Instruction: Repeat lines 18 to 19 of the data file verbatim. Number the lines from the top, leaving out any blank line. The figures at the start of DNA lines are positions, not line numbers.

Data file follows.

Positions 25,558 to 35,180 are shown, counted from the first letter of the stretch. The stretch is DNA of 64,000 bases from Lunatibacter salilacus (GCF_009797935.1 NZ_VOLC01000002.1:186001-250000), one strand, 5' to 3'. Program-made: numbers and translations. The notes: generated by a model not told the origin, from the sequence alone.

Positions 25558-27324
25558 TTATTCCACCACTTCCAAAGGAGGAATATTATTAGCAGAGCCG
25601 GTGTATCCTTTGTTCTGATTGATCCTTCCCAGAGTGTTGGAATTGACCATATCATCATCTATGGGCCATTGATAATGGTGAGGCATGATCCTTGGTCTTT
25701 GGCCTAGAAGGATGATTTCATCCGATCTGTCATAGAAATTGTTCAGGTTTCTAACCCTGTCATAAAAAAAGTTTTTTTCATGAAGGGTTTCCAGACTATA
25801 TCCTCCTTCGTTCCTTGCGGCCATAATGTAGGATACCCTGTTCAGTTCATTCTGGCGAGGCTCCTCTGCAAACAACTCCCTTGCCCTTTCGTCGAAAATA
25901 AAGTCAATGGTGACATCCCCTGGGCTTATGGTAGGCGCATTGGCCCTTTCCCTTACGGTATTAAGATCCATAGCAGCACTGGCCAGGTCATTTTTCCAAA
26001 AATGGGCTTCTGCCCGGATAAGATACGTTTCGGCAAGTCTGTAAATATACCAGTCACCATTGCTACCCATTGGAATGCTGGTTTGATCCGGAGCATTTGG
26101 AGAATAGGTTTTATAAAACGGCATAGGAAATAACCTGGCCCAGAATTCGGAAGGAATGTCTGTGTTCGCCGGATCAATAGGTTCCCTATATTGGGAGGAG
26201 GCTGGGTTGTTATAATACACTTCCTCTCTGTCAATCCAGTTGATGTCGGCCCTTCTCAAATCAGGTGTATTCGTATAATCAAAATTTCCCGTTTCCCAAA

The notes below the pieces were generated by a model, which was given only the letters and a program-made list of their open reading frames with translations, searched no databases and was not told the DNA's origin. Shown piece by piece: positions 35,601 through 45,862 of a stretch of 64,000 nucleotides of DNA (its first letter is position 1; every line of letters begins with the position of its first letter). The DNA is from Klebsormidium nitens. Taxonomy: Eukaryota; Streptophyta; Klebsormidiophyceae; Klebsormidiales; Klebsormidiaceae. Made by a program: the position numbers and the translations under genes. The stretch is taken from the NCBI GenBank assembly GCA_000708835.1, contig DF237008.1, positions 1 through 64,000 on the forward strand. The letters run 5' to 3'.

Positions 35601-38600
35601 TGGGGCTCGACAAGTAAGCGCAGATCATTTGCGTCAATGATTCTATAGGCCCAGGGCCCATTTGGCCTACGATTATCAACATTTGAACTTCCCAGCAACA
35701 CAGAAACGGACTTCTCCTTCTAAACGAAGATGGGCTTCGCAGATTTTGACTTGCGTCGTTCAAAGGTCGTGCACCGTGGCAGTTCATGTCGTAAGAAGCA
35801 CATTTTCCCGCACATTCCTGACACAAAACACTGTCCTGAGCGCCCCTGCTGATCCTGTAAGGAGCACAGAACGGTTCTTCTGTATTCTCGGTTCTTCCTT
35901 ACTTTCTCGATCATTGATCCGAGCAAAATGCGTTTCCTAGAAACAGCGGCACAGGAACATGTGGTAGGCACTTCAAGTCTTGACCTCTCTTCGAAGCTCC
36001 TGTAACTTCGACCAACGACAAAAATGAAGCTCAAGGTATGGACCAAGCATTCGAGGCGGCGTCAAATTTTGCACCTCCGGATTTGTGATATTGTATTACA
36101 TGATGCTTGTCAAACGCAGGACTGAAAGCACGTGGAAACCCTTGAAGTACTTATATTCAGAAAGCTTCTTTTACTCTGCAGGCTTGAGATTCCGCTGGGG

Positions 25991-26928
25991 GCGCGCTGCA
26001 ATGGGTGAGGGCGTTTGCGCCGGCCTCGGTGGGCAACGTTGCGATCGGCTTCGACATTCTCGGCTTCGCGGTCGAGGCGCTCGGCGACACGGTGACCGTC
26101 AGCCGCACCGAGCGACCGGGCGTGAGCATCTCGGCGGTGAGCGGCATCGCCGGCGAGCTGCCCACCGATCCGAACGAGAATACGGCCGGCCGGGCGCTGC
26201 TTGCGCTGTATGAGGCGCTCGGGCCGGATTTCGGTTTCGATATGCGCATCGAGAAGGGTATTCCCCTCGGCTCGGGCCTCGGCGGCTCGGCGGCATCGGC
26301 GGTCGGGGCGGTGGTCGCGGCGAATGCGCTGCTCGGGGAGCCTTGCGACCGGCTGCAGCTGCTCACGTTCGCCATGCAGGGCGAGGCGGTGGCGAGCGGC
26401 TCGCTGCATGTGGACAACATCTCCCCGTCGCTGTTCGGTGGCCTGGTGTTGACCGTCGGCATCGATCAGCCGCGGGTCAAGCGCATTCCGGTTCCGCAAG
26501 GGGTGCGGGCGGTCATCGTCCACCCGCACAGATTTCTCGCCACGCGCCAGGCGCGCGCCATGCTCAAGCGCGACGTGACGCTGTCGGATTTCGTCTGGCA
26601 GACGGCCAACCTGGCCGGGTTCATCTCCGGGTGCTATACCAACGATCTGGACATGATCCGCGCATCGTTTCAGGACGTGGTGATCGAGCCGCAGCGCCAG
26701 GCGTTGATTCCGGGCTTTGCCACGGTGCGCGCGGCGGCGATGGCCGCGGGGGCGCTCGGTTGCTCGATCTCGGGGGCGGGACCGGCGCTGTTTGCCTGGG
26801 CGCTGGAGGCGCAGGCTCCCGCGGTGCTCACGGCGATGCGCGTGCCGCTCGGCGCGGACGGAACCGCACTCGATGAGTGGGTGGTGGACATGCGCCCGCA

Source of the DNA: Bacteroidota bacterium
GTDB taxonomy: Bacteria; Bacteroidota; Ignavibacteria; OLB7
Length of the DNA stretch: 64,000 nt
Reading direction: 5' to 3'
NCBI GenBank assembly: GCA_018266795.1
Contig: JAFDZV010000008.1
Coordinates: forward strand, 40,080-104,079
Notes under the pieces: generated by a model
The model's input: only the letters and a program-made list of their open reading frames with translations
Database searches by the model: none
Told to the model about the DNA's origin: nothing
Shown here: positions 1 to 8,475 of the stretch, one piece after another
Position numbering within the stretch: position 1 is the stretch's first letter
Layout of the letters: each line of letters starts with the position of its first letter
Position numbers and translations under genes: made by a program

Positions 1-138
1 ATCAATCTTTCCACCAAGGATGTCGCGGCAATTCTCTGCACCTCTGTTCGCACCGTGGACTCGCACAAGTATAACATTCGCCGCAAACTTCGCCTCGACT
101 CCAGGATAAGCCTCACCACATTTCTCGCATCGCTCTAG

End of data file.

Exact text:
36101 TGATGCTTGTCAAACGCAGGACTGAAAGCACGTGGAAACCCTTGAAGTACTTATATTCAGAAAGCTTCTTTTACTCTGCAGGCTTGAGATTCCGCTGGGG

Positions 25991-26928